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Supreme Turning Point

Staffer Eyes Marbury Case

Ask any self-respecting Congressional staffer how life on the Hill has been, and the usual response would be: “Busy.—

That’s certainly true for David McKean. As staff director of the Senate Foreign Relations Committee, his workday revolves around managing a staff of 25, setting up hearings (12 so far this session), and scouting for experts to testify.

As if his hands are not already full, McKean is also promoting his third book, “The Great Decision: Jefferson, Adams, Marshall, and the Battle for the Supreme Court.—

McKean also wrote the 1994 book “Friends in High Places: The Rise and Fall of Clark Clifford,— about the influential Truman aide, and the 2004 book “Tommy the Cork: Washington’s Ultimate Insider from Roosevelt to Reagan,— about Thomas G. Corcoran, one of the first modern lobbyists.

How did he find time to write “The Great Decision— in the first place?

“I did a fair amount of writing at night … and on weekends, mostly,— McKean said in an interview at the Dirksen Senate Office Building.

When McKean started writing “The Great Decision— in 2006, he was chief of staff for Sen. John Kerry (D-Mass.), a position he had held since 1998. When Kerry became the 111th Congress’ Senate Foreign Relations chairman, he appointed McKean as committee staff director.

McKean said the most difficult part about writing his third book was not the research or the writing. “It’s finding the time to do it,— he said. “It helps to have a co-author.—

That co-author is Cliff Sloan. McKean and Sloan have known each other for more than three decades, having been roommates at Harvard College.

A partner at Skadden, Arps, Slate, Meagher & Flom, one of the District’s largest law firms, and a former law clerk to Supreme Court Justice John Paul Stevens, Sloan had wanted to write a book about the Supreme Court.

“And then he thought, Maybe that’s a little bit too ambitious,’— McKean said. Instead, Sloan figured he’d think about when the court became a “significant leg— in the stool of the three branches of government, McKean said.

So McKean and Sloan looked at the landmark case of Marbury v. Madison. The Supreme Court decision in Marbury is touted to be “one of the cornerstones of the American constitutional system,— he said.

Marbury established the Supreme Court — an insignificant component of government in the 1800s — as the branch that would have the final say on “what the law is.— The case also set the court’s authority to strike down a law as unconstitutional.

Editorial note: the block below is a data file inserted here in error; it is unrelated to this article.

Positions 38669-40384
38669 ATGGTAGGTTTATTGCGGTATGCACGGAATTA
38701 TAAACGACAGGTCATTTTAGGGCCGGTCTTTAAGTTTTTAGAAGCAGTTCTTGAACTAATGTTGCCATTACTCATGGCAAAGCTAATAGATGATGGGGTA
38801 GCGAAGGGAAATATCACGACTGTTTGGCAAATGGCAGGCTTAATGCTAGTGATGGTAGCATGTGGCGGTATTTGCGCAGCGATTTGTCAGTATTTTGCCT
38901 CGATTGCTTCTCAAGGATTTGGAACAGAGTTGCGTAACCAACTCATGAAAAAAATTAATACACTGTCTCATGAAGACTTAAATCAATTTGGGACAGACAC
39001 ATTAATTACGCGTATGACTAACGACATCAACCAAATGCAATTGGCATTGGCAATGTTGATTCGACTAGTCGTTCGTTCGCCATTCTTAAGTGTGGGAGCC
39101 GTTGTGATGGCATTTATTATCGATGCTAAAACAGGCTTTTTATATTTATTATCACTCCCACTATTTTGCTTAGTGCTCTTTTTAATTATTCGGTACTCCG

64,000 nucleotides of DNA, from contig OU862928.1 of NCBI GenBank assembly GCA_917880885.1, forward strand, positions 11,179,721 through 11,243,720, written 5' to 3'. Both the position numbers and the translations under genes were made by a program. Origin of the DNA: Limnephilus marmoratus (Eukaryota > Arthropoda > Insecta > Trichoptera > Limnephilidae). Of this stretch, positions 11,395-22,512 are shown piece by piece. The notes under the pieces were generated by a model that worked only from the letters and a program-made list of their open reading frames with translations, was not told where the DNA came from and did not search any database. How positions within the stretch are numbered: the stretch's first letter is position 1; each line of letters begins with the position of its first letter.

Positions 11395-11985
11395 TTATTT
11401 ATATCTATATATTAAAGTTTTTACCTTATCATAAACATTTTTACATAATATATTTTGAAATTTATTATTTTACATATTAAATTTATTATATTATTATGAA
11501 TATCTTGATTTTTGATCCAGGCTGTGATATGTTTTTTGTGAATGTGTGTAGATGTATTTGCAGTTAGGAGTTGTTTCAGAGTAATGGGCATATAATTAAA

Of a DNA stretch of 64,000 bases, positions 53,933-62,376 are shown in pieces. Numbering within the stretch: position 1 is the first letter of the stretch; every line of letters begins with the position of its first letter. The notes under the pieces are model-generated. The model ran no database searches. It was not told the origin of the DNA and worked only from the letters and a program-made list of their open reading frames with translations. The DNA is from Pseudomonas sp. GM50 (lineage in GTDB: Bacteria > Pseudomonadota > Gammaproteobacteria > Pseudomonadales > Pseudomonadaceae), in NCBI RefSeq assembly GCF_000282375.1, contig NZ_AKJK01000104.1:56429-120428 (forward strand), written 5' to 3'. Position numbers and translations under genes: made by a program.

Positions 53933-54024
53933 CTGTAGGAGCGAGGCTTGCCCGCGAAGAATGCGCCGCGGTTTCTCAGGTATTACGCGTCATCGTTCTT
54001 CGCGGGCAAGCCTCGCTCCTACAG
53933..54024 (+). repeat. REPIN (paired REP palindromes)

In the course of writing the book, he said he bought a lot of secondhand books for his research. He and Sloan also spent countless hours at the Library of Congress and the National Archives.

The Archives has the Marbury case on display along with other original documents that have defined America’s fundamental values, namely the Declaration of Independence, the Constitution and the Bill of Rights.

This explains why “The Great Decision— authors chose the Archives as the venue of their book discussion and signing last week. “This impressive building houses the nation’s documents … the ties that bind America,— McKean told the audience.

In his speech, McKean underscored the significance of the Marbury case and story behind the legal opinion. The story of the Marbury case has all the elements of a compelling drama. The cast of characters includes former presidents John Adams and Thomas Jefferson, as well as John Marshall, the third chief justice of the United States.

During Adams’ first term as president, Jefferson was his vice president. When Adams sought re-election, he lost to Jefferson. Days after his inauguration, Jefferson was angered to learn that as Adams was “packing his bags to leave the White House, he was also packing the federal government with Federalist appointees,— McKean said.

One of Adams’ “midnight— appointees was William Marbury, whose presidential commission as a justice in Washington County was blocked by Jefferson. Marbury was not able to take office. So he sued Jefferson and his secretary of state, John Madison, before the Supreme Court.

Marshall had been Adams’ secretary of state before becoming chief justice. He was also Jefferson’s cousin and the former president despised him.

How the Supreme Court arrived at “the great decision— is something McKean and Sloan succeed in telling. The Marbury case is so rich in messy personal contacts that learning about it from a general history is not enough.

“The Great Decision— also highlights the parallelism between the political scene in the 1800s and that of recent times, such as the deadlock in the presidential election, the complaints of partisan media and the selection of judges and justices.

“Most people, when they hear a law case, they are not sure about how interesting it’s going to be. And so I think the challenge for us is to tell a good story and to keep it interesting,— McKean said. “I feel as though we succeeded pretty well in that.—

With “The Great Decision— now out on the shelves, McKean is juggling time between legislative work and book tours.

Last Saturday, he and Sloan did a book signing at Politics and Prose bookstore on Connecticut Avenue. This week, McKean will oversee hearings on the global financial crisis, alleviating global hunger and the nomination of State Department diplomats.

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